Big Announcements at Boise Art Museum and Boise Philharmonic 

Plus Sesqui-Shop seeks old Boise fragments

Boise Art Museum announced March 19 that it has received a $150,000 grant from the Laura Moore Cunningham Foundation, which will help the museum present three new exhibitions over the next three years.

"This grant will ensure that people in our community have access to high caliber works of art that would not otherwise be available to them in Idaho," said BAM Executive Director Melanie Fales.

The World Stage by artist Kehinde Wiley will run June 11 through Oct. 27 and showcase portraits of people from differing religious backgrounds in Israel. Folding Paper: The Infinite Possibilities of Origami, will run Oct.24, 2015, through Jan. 17, 2016, and will highlight origami from the Japanese American National Museum in Los Angeles and the nonprofit International Arts and Artists organization in Washington, D.C.

The third exhibit has yet to be announced.

Speaking of big announcements, Boise Philharmonic disclosed that its new executive director, Sandra Culhane, will take the reins Wednesday, May 1.

In an interview with BW, Interim Executive Director Tony Boatman described the Phil's financial woes and his attempts to put the organization back on course. The Phil has been searching for a director since Tom Bennett's resignation Aug. 16, 2012.

Culhane has served as executive director of the Billings Symphony Orchestra in Billings, Mont., since 2005, following work as orchestra operations manager of the Atlanta Symphony Orchestra.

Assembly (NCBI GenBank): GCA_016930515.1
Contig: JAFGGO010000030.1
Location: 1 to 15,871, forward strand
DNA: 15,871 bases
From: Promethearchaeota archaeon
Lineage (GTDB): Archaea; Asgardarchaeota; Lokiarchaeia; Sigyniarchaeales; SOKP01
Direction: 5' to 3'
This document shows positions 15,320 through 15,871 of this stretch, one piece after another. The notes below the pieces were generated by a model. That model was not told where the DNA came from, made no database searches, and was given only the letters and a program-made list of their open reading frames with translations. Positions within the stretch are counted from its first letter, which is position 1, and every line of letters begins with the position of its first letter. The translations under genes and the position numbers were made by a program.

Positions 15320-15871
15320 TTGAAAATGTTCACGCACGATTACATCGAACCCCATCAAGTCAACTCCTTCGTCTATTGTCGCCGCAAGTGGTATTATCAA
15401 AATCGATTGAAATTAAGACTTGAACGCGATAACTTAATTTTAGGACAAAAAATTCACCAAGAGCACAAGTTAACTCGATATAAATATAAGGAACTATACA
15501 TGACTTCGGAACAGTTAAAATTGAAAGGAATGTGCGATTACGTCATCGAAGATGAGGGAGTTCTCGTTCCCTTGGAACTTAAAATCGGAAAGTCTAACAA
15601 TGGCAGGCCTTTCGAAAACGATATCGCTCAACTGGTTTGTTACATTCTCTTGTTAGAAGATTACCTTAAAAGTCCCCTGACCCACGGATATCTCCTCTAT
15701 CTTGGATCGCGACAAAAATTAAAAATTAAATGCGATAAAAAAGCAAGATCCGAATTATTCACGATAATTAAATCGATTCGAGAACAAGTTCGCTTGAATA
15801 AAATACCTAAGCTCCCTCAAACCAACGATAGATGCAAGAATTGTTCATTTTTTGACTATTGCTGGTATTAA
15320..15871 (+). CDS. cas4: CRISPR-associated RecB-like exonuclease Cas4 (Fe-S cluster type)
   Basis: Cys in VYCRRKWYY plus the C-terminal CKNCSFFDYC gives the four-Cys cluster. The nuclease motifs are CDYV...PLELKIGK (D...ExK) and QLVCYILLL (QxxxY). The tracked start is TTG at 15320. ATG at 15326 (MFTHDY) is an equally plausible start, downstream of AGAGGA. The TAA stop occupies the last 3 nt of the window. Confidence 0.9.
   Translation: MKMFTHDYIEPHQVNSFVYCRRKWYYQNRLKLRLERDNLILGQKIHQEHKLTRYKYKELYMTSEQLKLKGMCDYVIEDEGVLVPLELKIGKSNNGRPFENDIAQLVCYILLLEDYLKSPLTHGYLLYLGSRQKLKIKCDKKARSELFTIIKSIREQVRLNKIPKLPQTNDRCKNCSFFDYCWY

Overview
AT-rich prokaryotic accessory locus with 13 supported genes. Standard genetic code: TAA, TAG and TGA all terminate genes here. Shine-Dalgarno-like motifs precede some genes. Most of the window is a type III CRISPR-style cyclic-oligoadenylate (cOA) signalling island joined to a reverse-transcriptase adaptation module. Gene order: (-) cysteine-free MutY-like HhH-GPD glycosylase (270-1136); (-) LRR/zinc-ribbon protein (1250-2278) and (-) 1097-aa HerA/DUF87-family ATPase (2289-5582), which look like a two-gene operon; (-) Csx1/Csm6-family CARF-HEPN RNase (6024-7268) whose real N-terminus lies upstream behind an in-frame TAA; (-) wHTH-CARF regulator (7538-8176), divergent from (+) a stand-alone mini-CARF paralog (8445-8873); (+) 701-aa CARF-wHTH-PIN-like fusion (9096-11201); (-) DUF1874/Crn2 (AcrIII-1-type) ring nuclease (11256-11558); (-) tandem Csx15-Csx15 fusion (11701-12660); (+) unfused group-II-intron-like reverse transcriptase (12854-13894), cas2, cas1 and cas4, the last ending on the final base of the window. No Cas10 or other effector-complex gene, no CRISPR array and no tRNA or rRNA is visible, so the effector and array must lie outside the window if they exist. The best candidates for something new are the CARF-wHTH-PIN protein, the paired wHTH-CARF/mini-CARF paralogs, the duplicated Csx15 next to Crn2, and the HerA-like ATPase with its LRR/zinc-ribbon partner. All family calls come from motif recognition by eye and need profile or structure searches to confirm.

Moving from Boise's future to its past, the Sesqui-Shop storefront is looking for help building April's exhibit.

Preservation Idaho has issued a call for fragments from Boise's lost buildings, such as loose bricks from the historic Eastman Building or a rusting door knob from the original Boise City Hall. Remnants of Boise will showcase those pieces to help tell the story of Boise over the last 150 years.

"We are looking for items from buildings in Boise that are no longer standing, such as sandstone, gargoyles, carved beams, hardware like door knobs, faucets, light fixtures, windows, landscape elements, signs," according to Preservation Idaho.

These bits of "architectural ephemera" will reveal the missing pieces of Boise's skyline. Those interested should contact Amy Pence-Brown with Preservation Idaho at or the Sesqui-Shop at 208-433-5670.

Contributions will be part of the exhibition, which opens First Thursday, April 4.

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